The chemical formation of limestone occurs in caves. Water can enter a cave through fractures or pore spaces in the cave’s ceiling. When this happens, it might hang on the ceiling or drop directly to its floor. When the drop hangs onto the ceiling and evaporates, it leaves behind the dissolved calcium carbonate that it carried. As the water continuously enters the cave, more and more calcium carbonate is collected on the same spot. Eventually, this will cause CaCO3 to collect enough that limestone is formed. The proper name for this cave formation is stalactite. There is also another way that limestone forms chemically, and that is when the drop of water falls to the floor. The formation of a stalagmite (basically an upside down stalactite) happens when the water that sits on the floor dissolves. The only difference in both chemical formations is where the water evaporates and leaves the CaCO3
C. Organic Sedimentary Rocks
- rocks that accumulate from the remains of organism
Coal is an example; it forms from the compaction of plant remains
Metamorphic Rocks
- occurs when any previously existing rock(parent rock) is burried in the Earth under layers of other rock
- the deeper, the hotter and higher pressure

The word "metamorphic" comes from the Greek word "to change form"
Three Main Agents of Metamorphism
A. Temperature
- can cause layers of sediments being buried deeper under the surface of the Earth
- the deeper the layers, the hotter the temperature
- the great weight of these layers also causes an increase in pressure which cause an increase in temperature
B. Pressure
It can be caused by:
1. The huge of overlying layers of sediments.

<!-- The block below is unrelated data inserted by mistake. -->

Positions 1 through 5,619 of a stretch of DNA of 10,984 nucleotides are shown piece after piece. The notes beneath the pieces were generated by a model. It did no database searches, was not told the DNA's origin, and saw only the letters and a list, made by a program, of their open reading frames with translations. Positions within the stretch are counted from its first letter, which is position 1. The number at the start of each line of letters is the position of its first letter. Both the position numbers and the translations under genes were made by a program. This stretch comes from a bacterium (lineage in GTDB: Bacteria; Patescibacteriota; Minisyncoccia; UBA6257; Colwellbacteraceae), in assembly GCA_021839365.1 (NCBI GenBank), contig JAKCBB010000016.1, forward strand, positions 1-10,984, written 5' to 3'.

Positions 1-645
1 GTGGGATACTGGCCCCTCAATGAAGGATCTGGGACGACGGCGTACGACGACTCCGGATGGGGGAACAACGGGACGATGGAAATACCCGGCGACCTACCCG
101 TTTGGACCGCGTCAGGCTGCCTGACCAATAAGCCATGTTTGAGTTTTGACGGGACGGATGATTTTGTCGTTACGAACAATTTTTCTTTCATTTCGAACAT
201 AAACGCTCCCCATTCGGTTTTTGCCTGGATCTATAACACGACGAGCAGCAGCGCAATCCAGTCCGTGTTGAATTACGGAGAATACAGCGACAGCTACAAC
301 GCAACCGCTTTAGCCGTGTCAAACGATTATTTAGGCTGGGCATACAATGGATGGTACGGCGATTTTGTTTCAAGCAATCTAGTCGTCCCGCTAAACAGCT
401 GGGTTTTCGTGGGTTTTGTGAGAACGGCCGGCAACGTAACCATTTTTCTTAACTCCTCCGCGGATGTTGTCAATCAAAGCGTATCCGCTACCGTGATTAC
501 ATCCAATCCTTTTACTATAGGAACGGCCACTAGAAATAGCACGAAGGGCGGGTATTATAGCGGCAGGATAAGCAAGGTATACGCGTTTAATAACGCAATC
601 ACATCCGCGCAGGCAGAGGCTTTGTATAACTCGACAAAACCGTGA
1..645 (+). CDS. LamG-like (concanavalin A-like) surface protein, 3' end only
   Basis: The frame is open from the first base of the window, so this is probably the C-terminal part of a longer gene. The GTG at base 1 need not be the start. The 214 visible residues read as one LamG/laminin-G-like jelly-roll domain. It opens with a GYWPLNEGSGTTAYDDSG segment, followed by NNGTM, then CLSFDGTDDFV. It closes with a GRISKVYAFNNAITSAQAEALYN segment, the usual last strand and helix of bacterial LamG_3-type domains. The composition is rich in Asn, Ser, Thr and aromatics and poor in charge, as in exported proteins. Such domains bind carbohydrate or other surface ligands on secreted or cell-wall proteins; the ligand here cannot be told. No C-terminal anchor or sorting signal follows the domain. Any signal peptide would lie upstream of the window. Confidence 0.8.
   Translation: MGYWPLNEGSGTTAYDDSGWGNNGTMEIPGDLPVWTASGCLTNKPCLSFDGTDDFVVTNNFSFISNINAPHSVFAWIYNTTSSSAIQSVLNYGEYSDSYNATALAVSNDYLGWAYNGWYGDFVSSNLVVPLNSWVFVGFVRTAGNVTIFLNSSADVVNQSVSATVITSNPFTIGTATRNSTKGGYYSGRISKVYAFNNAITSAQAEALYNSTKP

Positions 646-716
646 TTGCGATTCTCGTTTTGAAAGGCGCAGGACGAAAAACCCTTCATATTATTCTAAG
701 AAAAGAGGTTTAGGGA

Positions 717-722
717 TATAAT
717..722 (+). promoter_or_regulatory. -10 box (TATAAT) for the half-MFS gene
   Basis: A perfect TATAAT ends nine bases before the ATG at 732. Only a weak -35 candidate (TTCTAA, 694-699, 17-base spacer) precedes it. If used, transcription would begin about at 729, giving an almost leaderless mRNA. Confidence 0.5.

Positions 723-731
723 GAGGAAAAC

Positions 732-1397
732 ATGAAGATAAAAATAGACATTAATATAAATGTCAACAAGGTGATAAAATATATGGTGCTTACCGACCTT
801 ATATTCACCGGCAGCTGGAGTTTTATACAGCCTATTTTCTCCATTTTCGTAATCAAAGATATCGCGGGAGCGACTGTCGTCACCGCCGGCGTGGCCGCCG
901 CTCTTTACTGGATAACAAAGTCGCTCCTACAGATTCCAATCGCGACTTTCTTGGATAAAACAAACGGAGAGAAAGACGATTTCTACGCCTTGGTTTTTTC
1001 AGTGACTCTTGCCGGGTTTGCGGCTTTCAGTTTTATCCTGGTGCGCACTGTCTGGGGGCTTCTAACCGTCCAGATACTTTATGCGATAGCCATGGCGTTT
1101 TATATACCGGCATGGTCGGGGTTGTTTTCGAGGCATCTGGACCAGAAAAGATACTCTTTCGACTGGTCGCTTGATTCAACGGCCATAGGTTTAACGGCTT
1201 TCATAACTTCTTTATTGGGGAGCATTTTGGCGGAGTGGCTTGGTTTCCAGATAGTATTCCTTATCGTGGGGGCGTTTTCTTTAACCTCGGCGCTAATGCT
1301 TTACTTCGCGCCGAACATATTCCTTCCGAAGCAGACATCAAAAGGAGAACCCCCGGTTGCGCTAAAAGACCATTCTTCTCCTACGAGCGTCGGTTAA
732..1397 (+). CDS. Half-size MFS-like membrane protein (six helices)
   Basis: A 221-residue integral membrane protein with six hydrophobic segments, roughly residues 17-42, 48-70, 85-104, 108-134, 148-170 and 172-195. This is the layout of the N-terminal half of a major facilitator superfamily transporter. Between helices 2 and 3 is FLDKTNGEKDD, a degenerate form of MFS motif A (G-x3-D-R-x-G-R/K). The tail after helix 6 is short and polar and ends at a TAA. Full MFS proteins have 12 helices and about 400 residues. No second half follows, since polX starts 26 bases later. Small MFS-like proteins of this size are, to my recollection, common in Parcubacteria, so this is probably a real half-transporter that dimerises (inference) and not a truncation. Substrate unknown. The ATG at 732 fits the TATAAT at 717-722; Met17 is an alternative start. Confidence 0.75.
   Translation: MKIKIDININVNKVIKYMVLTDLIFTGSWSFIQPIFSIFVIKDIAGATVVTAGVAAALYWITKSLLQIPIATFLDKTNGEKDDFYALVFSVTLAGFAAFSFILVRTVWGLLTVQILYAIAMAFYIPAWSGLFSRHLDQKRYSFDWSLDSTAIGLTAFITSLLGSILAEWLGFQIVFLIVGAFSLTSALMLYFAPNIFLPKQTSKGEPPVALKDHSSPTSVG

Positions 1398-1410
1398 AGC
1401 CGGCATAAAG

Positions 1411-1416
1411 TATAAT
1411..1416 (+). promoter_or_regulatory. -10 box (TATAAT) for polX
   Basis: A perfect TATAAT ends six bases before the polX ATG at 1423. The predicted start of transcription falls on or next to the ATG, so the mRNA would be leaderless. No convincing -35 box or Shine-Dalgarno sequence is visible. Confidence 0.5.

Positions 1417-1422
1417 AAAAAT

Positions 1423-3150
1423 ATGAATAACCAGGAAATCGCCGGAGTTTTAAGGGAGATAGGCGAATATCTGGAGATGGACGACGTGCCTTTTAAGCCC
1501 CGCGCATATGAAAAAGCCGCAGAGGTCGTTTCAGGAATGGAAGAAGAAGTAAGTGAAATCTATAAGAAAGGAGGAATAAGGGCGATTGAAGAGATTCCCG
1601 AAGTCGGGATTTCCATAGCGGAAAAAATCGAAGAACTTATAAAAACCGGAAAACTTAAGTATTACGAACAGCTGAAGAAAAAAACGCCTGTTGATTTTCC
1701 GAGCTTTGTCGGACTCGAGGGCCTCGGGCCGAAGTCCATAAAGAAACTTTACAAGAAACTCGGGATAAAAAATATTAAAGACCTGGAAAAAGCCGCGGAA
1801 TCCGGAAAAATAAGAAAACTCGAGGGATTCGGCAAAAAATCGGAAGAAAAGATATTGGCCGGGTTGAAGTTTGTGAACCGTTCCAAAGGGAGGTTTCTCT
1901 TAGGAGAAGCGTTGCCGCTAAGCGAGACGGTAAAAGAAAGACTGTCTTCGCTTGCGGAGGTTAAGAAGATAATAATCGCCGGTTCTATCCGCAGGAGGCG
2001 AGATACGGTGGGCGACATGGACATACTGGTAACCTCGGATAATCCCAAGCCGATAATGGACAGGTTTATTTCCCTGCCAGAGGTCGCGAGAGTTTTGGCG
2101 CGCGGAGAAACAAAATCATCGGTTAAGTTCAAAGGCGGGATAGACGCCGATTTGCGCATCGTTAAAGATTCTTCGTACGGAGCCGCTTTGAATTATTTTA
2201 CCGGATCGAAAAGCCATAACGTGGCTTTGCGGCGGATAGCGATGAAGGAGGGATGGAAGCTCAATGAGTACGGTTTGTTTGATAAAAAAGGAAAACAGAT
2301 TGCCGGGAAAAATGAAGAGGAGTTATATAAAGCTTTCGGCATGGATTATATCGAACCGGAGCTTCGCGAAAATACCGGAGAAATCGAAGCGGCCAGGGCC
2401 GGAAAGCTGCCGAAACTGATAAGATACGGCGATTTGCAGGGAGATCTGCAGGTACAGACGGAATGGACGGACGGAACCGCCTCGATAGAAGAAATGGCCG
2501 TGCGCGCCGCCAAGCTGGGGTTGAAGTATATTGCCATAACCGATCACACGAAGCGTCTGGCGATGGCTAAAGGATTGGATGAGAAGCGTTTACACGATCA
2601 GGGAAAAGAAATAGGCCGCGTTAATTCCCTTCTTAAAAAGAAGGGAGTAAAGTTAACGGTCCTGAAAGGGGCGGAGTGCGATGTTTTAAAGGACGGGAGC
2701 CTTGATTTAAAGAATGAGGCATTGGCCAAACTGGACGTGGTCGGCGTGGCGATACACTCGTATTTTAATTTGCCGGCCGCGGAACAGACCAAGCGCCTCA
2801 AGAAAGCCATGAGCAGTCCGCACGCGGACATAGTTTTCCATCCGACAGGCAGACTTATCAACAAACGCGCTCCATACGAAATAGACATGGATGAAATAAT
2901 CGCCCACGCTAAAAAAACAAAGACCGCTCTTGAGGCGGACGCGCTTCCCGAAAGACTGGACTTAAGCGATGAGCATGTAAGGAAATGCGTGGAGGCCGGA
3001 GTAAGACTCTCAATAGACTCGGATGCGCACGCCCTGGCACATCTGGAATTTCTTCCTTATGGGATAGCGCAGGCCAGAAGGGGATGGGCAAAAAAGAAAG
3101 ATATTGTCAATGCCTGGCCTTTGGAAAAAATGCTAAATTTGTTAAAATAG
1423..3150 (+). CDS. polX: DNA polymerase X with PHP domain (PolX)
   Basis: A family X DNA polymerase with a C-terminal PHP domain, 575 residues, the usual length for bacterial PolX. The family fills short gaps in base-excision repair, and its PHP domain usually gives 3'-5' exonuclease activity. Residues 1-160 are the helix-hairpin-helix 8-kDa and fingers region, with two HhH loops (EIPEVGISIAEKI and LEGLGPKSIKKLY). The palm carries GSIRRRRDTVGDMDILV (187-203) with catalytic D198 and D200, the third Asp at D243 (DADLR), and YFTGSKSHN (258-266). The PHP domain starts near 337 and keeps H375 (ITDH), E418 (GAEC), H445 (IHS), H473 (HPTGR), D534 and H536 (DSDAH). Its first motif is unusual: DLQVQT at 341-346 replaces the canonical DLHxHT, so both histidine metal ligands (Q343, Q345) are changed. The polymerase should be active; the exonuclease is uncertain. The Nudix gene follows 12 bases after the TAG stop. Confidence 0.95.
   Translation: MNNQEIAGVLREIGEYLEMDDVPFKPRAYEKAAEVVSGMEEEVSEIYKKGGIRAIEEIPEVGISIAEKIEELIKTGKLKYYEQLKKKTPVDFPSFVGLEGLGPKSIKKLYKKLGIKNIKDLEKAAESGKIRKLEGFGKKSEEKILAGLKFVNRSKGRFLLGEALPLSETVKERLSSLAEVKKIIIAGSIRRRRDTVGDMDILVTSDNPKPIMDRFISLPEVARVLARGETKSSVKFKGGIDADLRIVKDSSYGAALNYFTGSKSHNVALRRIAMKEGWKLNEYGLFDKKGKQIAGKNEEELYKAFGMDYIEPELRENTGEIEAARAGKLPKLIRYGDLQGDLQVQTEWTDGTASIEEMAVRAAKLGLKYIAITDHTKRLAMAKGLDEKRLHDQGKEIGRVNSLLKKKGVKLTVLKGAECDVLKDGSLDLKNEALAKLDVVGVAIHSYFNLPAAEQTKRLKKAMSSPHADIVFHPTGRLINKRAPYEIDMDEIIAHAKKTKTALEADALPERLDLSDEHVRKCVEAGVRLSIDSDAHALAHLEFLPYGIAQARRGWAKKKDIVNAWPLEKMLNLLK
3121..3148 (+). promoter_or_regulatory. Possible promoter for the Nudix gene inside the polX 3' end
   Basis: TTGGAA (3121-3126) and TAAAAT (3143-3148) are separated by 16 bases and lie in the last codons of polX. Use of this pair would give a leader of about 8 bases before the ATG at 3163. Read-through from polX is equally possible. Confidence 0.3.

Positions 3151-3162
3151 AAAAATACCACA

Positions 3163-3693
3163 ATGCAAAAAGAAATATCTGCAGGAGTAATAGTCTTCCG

2. Stresses caused by plates colliding in the process of mountain building.
3. Stresses caused by plates sliding past each other, such as the shearing stressesnat the San Andreas fault zone in California.
It happens when extreme pressure cause very hot fluids and vapors fill the pores of existing rocks.
Common Metamorphic Rocks
a. Slate
- very fine grained, foliated ( repetitive layered ) rock
- not usually visibly foliated
- considered as low-grade metamorphism of shale that may be a form of metamorphosed volcanic ash
b. Phyllite ( phy-lite )
-is both slate and schist form of meatamorphic rocks scale.
-looks like slate, but it's glossy sheen gives it away
c. Schist
- strongly foliated and can be seen easilyinto thin flakes or slabs.
- parent rock is shale, but the metamorphism is much greater
d. Gneiss ( nice )
- contain mostly elongated and granular
-easily identifiable by the segregations of light and dark minerals giving it banded texture and bands of light and dark
e. Marble
- non-foliated, coarse,crystalline rock from limestone
- pink, grey,green or black
f. Quartzite ( kwarts-ite )
- hard, non-foliated, metamorphic rock usually from quartz-rich sandstone
- bonds of quartz grains are so strong that when quartzite is broken, it will break only along the quartz grains
- usually white, but iron oxide may produce reddish, pinkish, purple colors